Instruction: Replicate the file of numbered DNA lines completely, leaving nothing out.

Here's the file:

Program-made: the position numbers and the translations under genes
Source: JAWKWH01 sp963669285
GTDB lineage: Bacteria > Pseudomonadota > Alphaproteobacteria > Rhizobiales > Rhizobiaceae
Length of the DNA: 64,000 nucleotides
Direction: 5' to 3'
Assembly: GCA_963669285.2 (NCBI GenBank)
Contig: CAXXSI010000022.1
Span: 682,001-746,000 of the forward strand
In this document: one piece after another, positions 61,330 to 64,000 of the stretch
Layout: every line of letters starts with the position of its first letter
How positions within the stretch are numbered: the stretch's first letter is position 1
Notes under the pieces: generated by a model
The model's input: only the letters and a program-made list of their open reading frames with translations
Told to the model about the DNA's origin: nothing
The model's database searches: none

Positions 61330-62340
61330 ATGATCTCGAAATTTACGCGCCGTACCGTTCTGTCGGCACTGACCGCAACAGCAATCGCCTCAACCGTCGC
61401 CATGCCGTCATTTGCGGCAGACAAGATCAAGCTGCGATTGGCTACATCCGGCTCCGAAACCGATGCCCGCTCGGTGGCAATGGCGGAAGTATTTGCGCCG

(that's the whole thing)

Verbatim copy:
Program-made: the position numbers and the translations under genes
Source: JAWKWH01 sp963669285
GTDB lineage: Bacteria > Pseudomonadota > Alphaproteobacteria > Rhizobiales > Rhizobiaceae
Length of the DNA: 64,000 nucleotides
Direction: 5' to 3'
Assembly: GCA_963669285.2 (NCBI GenBank)
Contig: CAXXSI010000022.1
Span: 682,001-746,000 of the forward strand
In this document: one piece after another, positions 61,330 to 64,000 of the stretch
Layout: every line of letters starts with the position of its first letter
How positions within the stretch are numbered: the stretch's first letter is position 1
Notes under the pieces: generated by a model
The model's input: only the letters and a program-made list of their open reading frames with translations
Told to the model about the DNA's origin: nothing
The model's database searches: none

Positions 61330-62340
61330 ATGATCTCGAAATTTACGCGCCGTACCGTTCTGTCGGCACTGACCGCAACAGCAATCGCCTCAACCGTCGC
61401 CATGCCGTCATTTGCGGCAGACAAGATCAAGCTGCGATTGGCTACATCCGGCTCCGAAACCGATGCCCGCTCGGTGGCAATGGCGGAAGTATTTGCGCCG